What is retinitis pigmentosa?
Retinitis pigmentosa is a term that describes a group of genetic conditions that cause loss of vision. Retinitis pigmentosa primarily affects the back wall of the eye which is known as the retina. The retina allows the eye to respond to light. Within the retina are specific types of cells known as "photoreceptors" or "rods and cones", as well as a layer of cells known as the "retinal pigment epithelium." The genetic changes that cause retinitis pigmentosa affect either the photoreceptors or the retinal pigment epithelium, leading to death of cells within the retina, causing progressive vision loss and often ending in blindness.
There are several different types of retinitis pigmentosa, each of which is associated with a different gene change and the forms of retinitis pigmentosa can be inherited in several different manners. Retinitis pigmentosa can be considered either "nonsyndromic", meaning that only the vision system is affected; "syndromic", meaning other neurologic functions, such as hearing, are also affected; or "systemic", meaning that multiple body systems are affected. Generally, however, the term "retinitis pigmentosa" is used to describe nonsyndromic forms of the condition, whereas the syndromic and systemic forms are typically referred to by their specific diagnosis name.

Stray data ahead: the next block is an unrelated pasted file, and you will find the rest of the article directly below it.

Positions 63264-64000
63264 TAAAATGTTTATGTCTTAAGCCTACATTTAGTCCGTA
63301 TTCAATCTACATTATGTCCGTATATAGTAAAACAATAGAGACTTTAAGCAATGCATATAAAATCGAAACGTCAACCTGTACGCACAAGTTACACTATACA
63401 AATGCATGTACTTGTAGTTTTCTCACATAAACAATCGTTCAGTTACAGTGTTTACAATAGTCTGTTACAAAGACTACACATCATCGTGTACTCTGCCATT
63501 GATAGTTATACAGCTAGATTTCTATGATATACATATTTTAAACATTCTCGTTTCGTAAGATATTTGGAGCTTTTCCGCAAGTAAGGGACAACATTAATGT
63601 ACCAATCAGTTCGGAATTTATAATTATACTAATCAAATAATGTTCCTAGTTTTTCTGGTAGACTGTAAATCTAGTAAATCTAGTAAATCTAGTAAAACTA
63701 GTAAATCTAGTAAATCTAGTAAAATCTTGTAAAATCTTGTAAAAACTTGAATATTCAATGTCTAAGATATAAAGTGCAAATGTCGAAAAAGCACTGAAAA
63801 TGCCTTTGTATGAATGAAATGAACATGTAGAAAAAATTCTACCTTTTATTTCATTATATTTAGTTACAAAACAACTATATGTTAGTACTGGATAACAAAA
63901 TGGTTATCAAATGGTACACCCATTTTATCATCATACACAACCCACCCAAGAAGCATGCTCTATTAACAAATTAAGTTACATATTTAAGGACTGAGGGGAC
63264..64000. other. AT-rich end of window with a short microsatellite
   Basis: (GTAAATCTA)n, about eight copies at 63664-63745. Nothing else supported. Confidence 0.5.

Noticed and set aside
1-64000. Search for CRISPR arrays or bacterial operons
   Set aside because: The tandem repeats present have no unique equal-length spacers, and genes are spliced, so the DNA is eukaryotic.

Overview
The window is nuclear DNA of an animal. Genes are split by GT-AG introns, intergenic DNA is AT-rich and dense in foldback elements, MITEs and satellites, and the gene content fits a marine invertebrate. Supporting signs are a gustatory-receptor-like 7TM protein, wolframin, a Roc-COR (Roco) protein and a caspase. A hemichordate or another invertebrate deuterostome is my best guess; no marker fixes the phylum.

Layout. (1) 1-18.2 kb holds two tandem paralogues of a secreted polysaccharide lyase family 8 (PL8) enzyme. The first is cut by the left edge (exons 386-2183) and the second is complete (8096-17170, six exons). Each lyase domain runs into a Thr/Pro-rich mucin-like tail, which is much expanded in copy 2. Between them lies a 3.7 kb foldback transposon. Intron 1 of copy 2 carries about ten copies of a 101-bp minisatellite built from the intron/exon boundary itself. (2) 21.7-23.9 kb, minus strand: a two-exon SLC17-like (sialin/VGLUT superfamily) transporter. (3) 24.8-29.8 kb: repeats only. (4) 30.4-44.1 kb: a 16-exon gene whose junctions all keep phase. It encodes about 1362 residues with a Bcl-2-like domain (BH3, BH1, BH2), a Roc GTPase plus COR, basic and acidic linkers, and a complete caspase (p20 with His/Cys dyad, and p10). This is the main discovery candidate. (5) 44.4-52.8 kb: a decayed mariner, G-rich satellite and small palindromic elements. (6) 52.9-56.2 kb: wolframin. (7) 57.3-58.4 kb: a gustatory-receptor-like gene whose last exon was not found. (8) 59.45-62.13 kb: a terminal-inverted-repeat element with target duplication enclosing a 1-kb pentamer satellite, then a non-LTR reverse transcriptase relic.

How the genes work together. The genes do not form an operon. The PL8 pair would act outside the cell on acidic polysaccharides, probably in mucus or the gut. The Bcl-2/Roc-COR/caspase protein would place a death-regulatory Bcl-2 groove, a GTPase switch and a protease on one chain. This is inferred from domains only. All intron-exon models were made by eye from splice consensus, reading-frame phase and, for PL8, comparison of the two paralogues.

Unfortunately, there is no cure for retinitis pigmentosa; however, there are treatments which may slow the progression of the disease. Researchers are working to identify new treatments and potentially even a cure through something known as gene therapy. While this cure may be some way off, there is a great deal of support available to affected individuals. More information on living with retinitis pigmentosa can be found here. A review of retinitis pigmentosa written for physicians and others interested in a medical/scientific discussion can be found here.